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When retired U.S. Special Forces Soldier Chris Vaughn (Johnson) returns to Kipsat County Wash. it's only to find his hometown overrun with crime drugs and violence. The old mill where Chris's father (John Beasley) worked for most of his life is closed and the town's only thriving industry is the Wild Cherry casino. Even Chris' high school sweetie Deni (Ashley Scott) couldn't resist the Wild Cherry's lure; she's become a peepshow dancer to "pay the bills." But Chris really loses it when he discovers the casino's dealers are using loaded dice--and he starts a brawl that ends with the security team carving up his chest and abdomen with a rusty Exacto knife. Chris also learns that that his old high school rival the casino's owner Jay Hamilton (Neal McDonough) has transformed the mill into a crystal meth lab and is using the casino's menacing security staff to sell the drugs to innocent kids. Chris strikes back by running for sheriff firing the entire police department on his first day and with the help of a cedar two-by-four and his deputy and buddy Ray Templeton (Johnny Knoxville) restores peace to the Pacific Northwest.
Johnson looking buffer than ever is well cast in the role of Chris: He's a fearless and determined soldier with beyond-human fighting skills. But while the film takes advantage of Johnson's brawn it fails to take advantage of his brain. In last year's comedy The Rundown Johnson proved he was more than a muscle-bound action star; he oozed charm and was surprisingly witty. With Walking Tall he never gets a chance to flex his acting muscles; if anything they atrophy. The only skills Johnson gets to show off are his ability to swing a plank at someone's shins and his unique way of bashing skulls against slot machines. Johnson's sidekick Ray played by Knoxville of MTV's Jackass fame is an ex-junkie who after spending a couple of years in the slammer is content with living in a camper and doing odd jobs around town. With his scraggly appearance and klutzy demeanor Knoxville supplies the film with brief interludes of humor amid the slam fest including a scene in which he stabs a bad guy with a potato peeler. Johnson and Knoxville would have made a first-rate action team had they had more screen time together.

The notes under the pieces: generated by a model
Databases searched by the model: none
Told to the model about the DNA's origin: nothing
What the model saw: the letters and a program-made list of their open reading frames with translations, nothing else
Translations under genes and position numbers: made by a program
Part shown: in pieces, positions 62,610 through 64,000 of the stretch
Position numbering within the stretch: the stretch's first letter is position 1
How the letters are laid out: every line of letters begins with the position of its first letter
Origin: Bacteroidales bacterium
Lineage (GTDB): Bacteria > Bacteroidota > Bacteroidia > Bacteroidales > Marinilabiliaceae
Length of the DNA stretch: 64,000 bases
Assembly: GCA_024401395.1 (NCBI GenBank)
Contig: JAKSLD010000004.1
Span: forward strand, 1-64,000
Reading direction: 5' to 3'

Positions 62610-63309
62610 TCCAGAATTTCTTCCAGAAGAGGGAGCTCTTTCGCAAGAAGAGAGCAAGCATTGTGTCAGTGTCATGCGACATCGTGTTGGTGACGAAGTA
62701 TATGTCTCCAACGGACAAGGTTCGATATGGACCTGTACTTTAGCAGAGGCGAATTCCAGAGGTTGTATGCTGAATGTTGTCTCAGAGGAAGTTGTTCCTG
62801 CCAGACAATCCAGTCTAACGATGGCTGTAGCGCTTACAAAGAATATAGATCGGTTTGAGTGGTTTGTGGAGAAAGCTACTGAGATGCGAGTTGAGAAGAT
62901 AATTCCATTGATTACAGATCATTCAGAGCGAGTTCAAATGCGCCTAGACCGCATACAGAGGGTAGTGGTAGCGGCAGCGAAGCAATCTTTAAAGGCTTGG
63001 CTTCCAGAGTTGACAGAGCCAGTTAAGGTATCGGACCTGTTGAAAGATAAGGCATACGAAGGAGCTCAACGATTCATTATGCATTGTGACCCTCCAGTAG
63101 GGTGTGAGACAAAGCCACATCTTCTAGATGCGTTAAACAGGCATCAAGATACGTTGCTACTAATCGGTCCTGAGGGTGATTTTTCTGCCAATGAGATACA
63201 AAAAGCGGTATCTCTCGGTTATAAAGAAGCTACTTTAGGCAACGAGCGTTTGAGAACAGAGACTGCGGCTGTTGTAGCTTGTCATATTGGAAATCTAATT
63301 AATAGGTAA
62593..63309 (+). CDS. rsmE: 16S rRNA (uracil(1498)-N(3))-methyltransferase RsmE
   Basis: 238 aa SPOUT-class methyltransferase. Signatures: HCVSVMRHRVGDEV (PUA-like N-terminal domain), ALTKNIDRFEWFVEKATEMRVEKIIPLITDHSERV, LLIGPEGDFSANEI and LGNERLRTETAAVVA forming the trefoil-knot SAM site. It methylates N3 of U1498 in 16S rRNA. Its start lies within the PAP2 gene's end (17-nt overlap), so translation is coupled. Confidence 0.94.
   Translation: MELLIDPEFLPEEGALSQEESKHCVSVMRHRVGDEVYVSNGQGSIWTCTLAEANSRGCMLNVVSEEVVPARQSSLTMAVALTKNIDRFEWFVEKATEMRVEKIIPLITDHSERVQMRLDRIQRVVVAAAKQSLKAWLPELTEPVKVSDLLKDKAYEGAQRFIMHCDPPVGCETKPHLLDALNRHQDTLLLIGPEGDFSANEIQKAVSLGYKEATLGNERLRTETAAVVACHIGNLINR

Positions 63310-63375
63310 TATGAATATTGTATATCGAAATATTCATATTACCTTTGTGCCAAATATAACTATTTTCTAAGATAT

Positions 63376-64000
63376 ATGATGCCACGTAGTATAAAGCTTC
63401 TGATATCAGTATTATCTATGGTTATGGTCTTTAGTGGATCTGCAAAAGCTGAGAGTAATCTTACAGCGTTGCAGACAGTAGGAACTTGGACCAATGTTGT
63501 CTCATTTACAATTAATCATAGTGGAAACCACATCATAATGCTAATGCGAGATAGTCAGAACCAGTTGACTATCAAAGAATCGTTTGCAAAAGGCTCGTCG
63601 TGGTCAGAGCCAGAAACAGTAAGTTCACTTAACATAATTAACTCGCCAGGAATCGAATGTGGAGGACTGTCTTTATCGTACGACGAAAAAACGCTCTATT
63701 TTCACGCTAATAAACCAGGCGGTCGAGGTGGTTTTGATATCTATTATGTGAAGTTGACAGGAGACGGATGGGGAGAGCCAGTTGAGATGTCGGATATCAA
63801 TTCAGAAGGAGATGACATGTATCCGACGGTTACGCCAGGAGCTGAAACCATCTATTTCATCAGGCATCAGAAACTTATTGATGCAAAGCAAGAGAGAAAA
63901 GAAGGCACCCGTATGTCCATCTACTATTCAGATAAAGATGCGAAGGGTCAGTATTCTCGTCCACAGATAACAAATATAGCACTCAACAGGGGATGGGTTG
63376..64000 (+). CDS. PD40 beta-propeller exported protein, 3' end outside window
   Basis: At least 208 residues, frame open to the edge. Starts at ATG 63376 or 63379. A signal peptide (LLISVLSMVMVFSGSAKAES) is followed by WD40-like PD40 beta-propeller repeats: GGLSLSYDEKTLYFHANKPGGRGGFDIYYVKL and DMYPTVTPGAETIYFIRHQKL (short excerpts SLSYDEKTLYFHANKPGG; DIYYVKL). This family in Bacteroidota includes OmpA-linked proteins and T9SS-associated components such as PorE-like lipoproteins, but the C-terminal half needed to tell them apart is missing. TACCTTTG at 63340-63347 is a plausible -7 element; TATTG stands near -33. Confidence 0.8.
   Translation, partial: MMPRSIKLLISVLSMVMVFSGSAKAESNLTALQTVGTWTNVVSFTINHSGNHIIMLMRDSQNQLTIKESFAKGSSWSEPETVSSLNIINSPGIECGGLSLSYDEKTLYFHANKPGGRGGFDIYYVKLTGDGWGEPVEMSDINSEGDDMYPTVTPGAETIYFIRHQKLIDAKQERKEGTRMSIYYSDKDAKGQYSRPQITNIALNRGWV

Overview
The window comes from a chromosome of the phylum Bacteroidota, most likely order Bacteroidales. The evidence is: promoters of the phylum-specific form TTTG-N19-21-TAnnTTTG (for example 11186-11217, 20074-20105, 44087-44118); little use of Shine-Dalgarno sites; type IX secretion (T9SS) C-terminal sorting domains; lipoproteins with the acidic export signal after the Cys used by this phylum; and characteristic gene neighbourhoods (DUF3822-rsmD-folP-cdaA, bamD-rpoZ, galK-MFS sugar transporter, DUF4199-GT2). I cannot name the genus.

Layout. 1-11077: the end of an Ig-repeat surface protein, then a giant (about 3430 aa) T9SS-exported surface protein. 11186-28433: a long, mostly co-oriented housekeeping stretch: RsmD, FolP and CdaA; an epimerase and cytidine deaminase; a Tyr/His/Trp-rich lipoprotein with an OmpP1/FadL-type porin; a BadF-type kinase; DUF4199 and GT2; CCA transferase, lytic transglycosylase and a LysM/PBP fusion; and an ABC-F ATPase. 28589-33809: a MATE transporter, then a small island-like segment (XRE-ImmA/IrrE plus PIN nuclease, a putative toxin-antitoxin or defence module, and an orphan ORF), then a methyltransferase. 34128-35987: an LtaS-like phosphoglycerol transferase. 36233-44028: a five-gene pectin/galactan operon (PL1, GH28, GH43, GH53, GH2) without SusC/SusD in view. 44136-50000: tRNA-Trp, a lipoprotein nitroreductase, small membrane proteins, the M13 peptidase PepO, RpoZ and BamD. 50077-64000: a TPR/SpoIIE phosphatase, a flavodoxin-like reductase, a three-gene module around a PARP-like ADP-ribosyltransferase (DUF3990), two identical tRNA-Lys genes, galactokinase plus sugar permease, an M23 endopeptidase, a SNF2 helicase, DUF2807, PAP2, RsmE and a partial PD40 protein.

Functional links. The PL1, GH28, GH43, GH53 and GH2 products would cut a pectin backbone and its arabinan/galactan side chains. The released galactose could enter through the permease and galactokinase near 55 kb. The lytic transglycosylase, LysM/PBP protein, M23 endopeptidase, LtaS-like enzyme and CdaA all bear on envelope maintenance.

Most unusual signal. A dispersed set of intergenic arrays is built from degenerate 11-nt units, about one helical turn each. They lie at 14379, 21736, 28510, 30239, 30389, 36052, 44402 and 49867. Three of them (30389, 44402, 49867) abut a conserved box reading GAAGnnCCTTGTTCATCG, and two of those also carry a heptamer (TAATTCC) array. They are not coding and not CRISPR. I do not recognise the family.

A WWE production with Vince McMahon serving as executive producer Walking Tall has none of the subtlety of director Kevin Bray's last film All About the Benjamins and all the elements of a wrestling match. As with wrestling the film begins by melodramatically establishing the story (Chris and his family's lives are devastated by the mill's closure) and just like rival pugilists who publicly taunt the favored wrestler Chris challenges Jay--not for the world title but at least for control of Kipsat County--in a never-ending battle between good and evil that mimics wrestling to a T. But what's entertaining in the ring doesn't translate to film especially when the good guy running the town is a maniacal meathead. Chris is supposed to be the protagonist who single-handedly saves the town but who's responding to the citizens' domestic violence calls for example when the sheriff fires the entire precinct and spends 24 hours a day casing the casino? Never mind the fact that he has sex with his girlfriend in his office while he's on the clock.